UK Government

Commonwealth War Graves Commission: 14 year old "boy" Earnshaw confirmed as youngest known service casualty of WWII.

Press Release   •   Feb 09, 2010 10:44 GMT

- Sister comes forward to provide confirmation of Reginald Earnshaw's birthday.

- Public appeal allows family to choose personal inscription for Reggie's headstone.

- Family to visit grave in Edinburgh on Reggie's birthday - 5 February, and meet with families of two other young men killed   in attack.

The Commonwealth War Graves Commission can confirm that following a public appeal, which was made after it erected a headstone at the grave of Reginald Earnshaw in Comely Bank Cemetery in Edinburgh in July 2009, family members have been in contact to confirm that the Merchant Navy cabin boy was indeed the youngest known service casualty of the Second World War.

Reggie had lied about his age, in order to serve his country, claiming he was 15.  The youngster, born in Dewsbury in Yorkshire on 5 February 1927, was in fact just 14 when he was killed aboard the SS North Devon on 6 July 1941, when German aircraft attacked the vessel off Norfolk, whilst it was en route from Ipswich to the Tyne.

Now, 69 years after his death, Reggie's sister, Pauline Harvey, has contacted the War Graves Commission, after she became aware of the publicity generated by the erection of the headstone at Reggie's grave.  Affirmation of Reggie's birthday by Mrs Harvey means the Commission can now confirm that Reggie died aged 14 years and 152 days. Previously, the youngest known service casualty of WWII was recorded as being Raymond Steed, who was killed aged 14 years and 207 days, whilst also serving in the Merchant Navy.

77 year old Mrs Harvey, a retired teacher from Epworth in North Lincolnshire, who was aged 9 when her brother was killed, said: "Reggie's death at such a young age and after just a few months at sea came as a great shock to the whole family.  I am immensely grateful to so many people who helped research my brother's forgotten story, and to the War Graves Commission for providing his grave with a headstone."

Mrs Harvey and her great-niece Jenny will lay flowers at Reggie's grave in Edinburgh on his birthday - Friday 5 February at 1pm.  There, she will meet with Mrs Catherine Corse, sister of Douglas Crichton - one of Reggie's shipmates who was killed in the same attack and with three members of Reg Mitchell's family, who was also killed in the attack.  Douglas Crichton was cremated at Warriston Crematorium in Edinburgh and Reg Mitchell is buried at Piershill Cemetery in Edinburgh.

A local church minister will preside over a short service, which will also feature a piper playing a lament and local sea cadets forming a guard of honour.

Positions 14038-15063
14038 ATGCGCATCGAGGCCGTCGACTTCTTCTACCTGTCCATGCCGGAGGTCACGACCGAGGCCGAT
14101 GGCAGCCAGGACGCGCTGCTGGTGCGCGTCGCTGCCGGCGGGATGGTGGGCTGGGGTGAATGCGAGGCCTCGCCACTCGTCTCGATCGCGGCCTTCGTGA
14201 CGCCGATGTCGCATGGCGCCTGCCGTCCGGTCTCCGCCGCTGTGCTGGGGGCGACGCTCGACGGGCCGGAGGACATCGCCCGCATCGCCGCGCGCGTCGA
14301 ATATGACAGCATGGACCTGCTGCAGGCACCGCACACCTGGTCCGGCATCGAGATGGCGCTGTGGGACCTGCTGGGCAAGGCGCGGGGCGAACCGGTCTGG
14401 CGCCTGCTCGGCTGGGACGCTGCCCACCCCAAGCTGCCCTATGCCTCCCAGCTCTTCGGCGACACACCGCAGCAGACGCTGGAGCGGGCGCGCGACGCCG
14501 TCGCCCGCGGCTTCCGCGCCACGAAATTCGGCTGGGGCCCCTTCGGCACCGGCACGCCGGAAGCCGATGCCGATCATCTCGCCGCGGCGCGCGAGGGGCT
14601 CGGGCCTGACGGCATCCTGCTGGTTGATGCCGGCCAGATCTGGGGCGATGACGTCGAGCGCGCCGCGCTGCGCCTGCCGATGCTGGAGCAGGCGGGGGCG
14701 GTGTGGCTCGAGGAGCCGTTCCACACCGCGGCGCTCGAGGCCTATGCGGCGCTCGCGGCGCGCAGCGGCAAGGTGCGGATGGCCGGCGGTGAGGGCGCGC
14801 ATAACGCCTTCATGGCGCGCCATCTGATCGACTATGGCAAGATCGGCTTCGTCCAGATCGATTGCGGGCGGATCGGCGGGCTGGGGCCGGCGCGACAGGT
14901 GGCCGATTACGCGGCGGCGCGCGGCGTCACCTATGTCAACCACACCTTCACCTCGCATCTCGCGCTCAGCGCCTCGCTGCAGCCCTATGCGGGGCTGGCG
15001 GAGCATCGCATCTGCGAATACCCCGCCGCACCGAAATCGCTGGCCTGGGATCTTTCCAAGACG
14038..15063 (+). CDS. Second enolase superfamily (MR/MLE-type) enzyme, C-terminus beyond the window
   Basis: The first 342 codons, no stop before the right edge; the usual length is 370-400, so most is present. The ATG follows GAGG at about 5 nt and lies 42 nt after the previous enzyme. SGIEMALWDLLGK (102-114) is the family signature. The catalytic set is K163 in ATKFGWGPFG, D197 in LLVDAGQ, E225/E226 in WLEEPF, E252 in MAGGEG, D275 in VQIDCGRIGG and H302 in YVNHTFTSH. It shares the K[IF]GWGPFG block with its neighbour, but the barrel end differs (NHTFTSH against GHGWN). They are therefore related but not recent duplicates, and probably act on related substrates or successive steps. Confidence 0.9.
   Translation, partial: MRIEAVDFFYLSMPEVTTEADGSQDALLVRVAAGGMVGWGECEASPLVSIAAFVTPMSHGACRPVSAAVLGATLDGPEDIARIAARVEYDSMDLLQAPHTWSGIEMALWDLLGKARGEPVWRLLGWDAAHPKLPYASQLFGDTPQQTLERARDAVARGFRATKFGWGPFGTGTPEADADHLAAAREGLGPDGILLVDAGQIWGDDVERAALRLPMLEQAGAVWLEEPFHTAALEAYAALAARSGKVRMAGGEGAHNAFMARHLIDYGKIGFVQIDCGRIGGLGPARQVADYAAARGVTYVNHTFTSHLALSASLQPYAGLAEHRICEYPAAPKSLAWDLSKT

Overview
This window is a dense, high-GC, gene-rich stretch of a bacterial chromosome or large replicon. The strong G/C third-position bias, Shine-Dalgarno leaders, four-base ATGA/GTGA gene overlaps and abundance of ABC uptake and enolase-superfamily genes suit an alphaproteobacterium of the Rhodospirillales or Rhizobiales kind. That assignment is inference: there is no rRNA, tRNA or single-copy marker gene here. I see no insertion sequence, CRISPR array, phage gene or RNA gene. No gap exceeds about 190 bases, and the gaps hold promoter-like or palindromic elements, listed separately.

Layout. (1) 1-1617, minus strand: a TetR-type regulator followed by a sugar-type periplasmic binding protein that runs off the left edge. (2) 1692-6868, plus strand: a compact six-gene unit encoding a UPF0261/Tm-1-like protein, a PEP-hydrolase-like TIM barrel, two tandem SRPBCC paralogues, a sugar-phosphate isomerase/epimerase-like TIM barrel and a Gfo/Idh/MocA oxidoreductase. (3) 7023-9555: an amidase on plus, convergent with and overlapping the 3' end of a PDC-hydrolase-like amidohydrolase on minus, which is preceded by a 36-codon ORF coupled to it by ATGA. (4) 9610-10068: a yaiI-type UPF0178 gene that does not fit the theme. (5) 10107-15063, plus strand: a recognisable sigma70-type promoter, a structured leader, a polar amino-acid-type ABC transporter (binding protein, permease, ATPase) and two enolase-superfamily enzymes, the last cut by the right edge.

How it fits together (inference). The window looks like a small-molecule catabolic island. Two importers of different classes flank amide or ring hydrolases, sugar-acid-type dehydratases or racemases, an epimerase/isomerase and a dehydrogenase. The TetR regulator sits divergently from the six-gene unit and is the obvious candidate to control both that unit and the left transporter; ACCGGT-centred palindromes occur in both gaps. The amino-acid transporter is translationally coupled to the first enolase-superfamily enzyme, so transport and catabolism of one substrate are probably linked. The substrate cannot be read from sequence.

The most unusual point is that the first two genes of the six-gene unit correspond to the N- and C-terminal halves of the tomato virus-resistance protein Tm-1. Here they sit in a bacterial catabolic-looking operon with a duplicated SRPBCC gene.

Ranald Leask of the CWGC said:  "Having last year erected a headstone at Reggie's grave, we at the War Graves Commission are very pleased that Mrs Harvey contacted us.  She will now be able to choose an inscription for her brother's headstone, and provide Reggie with a fitting final tribute."

Media interested in attending this event should contact Ranald Leask, the Commission's PR & Media Manager on 01628 507204 or 07887 860541 or

Notes for Editors

1. The Commonwealth War Graves Commission
The Commonwealth War Graves Commission is responsible for marking and maintaining the graves of those members of the Commonwealth forces who died during the two world wars, for building and maintaining memorials to the dead whose graves are unknown and for providing records and registers of these 1.7 million burials and commemorations found in most countries throughout the world. For more information visit

2.  Reginald Earnshaw was born in Dewsbury on 5 February 1927 to Dorothy Earnshaw.  On 5 August 1931, Dorothy married Eric Shires.  The couple then had two daughters, Pauline and Neva.  In 1938, the woollen mill at which Mr Shires worked closed, and in the summer of 1939, the family moved to Granton in Edinburgh, when Reggie was 12.  He attended Bellevue School and left, aged 14, to join the Merchant Navy in February 1941.

His sister Pauline was nine years old when her brother died.  His funeral was held at St David's Episcopal Church in Granton.  It was the first funeral service to take place at the recently opened church.

The Shires stayed on in Edinburgh until the mid-1950s, when they returned to England.  Reggie's stepfather died in 1969 and his Mother, Dorothy, died in 1987, aged 81.

3.  Media will find the following pictures attached:
-  Reginald Earnshaw, pictured as a schoolboy, shortly before he joined the
Merchant Navy.  No picture of Reggie has previously been available.

-  A scan of Reggie's birth certificate and death certificate.

-  Dorothy and Eric Shires - Reginald Earnshaw's Mother and step-father.

-  The SS North Devon, the ship which Reggie, Douglas Crichton and Reg Mitchell
were serving aboard when they were killed.

-  Douglas Crichton and his twin brother Albert.  Douglas is on the left of the
picture, with blond hair.  Douglas was born on 8 October 1924.

-  Reg Mitchell, in Royal Navy uniform.  He later transferred to serve in the 
Merchant Navy.  He was brought up in Woodbury Salterton in Devon and was 23
when he was killed, serving as a fireman aboard the SS North Devon.

-  Pictures of Reggie's headstone, in Edinburgh Comely Bank Cemetery and of
Mrs Pauline Harvey will be available as of 18:00 on Thursday 4 February. 
Any media wishing those pictures should e-mail Ranald Leask on


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